With the Pittsburgh Steelers’ training camp for the 2015 season now in swing, it’s time to get down to the business of football. The time for “football in shorts” or “football-like” events is over as teams all around the league embark on their own personal journey for the upcoming season.
Although for just about every team the time leading up to the regular season and reflect a period of optimism, it’s also a period of great uncertainty, which means that there are a lot of questions that need to be answered before we know who or what a team truly is. It’s a process that can last well into the regular season.
Whenever a team makes a noteworthy move, it often raises as many questions as it answers. We learned after practice yesterday that the Steelers swapped a conditional fifth-round draft pick in 2016 to the Philadelphia Eagles for cornerback Brandon Boykin, and now we’re left to ponder the implications.
The reality is that the ramifications of this move are most likely to be determined, with the coaching staff unsure exactly where Boykin may ultimately fall in the pecking order. The Steelers have had an established rotation with their top three cornerbacks, but that could certainly change now.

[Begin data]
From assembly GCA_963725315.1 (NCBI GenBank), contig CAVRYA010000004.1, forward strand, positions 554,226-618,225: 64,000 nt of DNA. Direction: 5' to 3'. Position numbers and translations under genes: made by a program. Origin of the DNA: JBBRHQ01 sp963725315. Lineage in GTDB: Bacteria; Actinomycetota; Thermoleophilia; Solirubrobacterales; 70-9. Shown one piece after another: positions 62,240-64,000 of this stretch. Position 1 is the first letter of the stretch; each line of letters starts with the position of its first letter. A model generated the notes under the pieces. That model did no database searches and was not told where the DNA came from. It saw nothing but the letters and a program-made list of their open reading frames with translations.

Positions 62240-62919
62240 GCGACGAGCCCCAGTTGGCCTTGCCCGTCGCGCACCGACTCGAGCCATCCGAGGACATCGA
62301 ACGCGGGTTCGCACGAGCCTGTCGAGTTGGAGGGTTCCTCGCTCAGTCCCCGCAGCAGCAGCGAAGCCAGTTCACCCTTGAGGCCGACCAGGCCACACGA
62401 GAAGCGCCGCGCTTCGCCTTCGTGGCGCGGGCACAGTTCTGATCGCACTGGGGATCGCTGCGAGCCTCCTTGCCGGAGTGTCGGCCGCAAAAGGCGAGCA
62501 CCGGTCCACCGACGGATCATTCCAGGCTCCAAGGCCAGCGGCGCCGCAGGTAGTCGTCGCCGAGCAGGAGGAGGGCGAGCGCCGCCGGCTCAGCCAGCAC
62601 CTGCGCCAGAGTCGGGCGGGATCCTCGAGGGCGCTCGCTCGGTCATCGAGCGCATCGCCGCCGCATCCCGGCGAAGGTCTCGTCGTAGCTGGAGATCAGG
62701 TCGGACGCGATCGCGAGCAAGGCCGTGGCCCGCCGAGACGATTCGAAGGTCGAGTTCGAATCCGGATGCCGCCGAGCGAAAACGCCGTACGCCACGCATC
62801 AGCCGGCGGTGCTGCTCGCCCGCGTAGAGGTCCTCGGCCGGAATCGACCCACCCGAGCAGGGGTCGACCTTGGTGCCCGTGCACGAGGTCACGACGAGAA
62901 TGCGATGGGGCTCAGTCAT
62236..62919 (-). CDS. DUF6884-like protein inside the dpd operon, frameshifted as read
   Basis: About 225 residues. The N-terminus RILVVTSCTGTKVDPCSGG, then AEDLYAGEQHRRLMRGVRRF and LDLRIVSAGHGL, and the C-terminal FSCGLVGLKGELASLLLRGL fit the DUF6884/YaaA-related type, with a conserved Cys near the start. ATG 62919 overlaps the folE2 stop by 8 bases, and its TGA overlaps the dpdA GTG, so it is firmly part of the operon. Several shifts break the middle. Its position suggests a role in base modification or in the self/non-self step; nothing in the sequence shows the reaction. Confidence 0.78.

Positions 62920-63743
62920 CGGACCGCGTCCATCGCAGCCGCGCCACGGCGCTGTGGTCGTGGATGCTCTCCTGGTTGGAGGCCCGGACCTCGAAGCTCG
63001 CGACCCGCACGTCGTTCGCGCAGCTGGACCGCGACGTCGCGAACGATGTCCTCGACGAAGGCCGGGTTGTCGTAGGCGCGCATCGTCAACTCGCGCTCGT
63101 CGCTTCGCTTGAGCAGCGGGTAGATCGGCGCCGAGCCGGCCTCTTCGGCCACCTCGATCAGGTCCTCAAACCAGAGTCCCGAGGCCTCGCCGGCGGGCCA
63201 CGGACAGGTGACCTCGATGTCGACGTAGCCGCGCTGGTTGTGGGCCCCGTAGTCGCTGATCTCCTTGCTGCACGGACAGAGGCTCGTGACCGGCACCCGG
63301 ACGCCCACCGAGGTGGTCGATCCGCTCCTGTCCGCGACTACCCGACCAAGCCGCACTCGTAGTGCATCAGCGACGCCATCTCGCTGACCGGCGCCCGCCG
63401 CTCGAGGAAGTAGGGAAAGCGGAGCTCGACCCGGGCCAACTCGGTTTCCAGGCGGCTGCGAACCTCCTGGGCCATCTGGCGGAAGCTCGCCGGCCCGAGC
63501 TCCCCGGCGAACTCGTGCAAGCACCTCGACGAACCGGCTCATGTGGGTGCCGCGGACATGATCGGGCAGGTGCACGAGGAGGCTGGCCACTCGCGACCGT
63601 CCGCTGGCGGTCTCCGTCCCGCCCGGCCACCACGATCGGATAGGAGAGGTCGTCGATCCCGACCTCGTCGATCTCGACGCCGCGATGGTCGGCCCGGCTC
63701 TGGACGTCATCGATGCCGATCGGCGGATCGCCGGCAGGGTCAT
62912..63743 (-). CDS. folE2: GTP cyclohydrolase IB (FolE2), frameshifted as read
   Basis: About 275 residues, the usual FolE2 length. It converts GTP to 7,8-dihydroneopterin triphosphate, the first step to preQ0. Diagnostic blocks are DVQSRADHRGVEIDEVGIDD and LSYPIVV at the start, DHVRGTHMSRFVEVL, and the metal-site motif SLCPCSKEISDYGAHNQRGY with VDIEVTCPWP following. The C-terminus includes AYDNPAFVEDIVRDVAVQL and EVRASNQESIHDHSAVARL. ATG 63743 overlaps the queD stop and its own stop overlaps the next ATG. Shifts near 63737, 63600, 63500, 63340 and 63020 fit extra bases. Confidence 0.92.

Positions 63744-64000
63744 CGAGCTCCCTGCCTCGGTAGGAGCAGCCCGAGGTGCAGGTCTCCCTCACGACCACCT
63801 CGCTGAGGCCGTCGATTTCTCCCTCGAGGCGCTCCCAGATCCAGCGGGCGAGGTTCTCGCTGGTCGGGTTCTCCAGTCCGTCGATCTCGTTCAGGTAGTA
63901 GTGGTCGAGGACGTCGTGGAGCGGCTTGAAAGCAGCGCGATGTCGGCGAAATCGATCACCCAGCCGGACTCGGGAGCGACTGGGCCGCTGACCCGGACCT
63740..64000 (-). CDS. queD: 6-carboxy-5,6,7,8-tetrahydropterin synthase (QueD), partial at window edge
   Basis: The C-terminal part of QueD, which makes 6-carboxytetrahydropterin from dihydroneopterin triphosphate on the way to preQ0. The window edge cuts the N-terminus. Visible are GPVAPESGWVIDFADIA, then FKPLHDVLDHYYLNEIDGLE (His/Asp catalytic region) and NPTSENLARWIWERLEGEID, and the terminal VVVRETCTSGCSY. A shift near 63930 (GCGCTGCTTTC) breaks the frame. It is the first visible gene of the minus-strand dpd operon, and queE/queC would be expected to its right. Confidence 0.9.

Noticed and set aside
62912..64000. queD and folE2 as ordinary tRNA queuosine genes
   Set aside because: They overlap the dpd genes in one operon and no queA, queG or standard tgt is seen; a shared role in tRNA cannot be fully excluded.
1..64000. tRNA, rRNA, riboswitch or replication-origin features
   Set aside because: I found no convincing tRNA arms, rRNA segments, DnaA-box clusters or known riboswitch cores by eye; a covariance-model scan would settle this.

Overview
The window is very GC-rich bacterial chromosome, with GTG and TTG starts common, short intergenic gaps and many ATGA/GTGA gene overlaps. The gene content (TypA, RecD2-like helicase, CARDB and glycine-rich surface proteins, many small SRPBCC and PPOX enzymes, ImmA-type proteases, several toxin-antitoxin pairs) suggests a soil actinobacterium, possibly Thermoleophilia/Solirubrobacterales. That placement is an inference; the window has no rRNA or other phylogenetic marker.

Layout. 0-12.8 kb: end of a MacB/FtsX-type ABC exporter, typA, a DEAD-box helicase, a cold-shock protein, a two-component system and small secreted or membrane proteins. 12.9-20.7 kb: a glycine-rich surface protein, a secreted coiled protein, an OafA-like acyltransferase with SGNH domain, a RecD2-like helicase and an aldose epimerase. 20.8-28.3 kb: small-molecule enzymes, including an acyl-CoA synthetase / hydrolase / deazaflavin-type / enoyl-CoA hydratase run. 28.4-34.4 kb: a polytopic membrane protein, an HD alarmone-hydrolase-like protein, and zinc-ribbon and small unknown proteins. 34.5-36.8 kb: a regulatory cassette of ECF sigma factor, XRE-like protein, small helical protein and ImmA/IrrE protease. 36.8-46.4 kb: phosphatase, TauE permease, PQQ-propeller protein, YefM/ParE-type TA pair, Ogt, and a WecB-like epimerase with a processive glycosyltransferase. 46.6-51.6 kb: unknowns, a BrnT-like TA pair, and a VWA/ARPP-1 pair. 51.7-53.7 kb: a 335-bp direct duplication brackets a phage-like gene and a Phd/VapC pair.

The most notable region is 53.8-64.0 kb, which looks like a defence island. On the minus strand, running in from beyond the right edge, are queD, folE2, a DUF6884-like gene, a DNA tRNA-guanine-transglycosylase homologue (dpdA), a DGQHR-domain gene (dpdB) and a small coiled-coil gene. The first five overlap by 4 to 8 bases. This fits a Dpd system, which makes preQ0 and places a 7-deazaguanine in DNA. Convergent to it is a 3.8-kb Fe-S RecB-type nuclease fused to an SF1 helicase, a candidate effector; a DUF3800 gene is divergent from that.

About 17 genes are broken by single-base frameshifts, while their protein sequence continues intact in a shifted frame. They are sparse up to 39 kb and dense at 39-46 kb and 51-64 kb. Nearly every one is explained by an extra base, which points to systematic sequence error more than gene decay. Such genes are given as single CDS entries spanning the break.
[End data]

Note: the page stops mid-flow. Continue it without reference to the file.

Upon the news being released, the first question that arose pertained to rookie cornerback Senquez Golson, who is on the Active PUP List. The move suggests to many that the shoulder injury that has him sidelined is more serious than previously thought, perhaps enough to wipe out his rookie season, necessitating the injection of a proven contributor.
Boykin doesn’t have to travel far, so there’s no reason to expect that he won’t be out there practicing later today, but it will be too early to draw any kind of conclusions about their plans for them simply based on how he is incorporated into drills on his first day.
Chances are the coaching staff will want to get a look at their new toy in a variety of roles to test the range of his ability. They may throw him a decent amount of work with a couple of different lines, perhaps some working on the outside, with others in the slot.
Boykin had been primarily a slot cornerback during his time with the Eagles, but is a player who believes that he can play on the boundary, and as we have seen, the Steelers are not shy about their willingness to overlook certain physical limitations for players who have particular traits.
The fourth-year cornerback’s seven interceptions in the last two years—six in 2013 when he was healthier and had a bigger role—is potentially a great get. While they added several defensive backs with college-level ball skills through the draft, Boykin is a player who has shown the ability to take away the ball in bunches at the professional level against NFL-quality starting quarterbacks.
The addition of Boykin, bottom line, simply has a high floor, which is exactly what they needed. And he has an opportunity to climb the rungs. If Cortez Allen stumbles, which is a legitimate concern, the newest Steeler could potentially fill that role. Or it could clarify what they want to do with William Gay, who has been moving around from the outside to the slot. But this is a journey that we’re just beginning, with plenty of time to work out the details.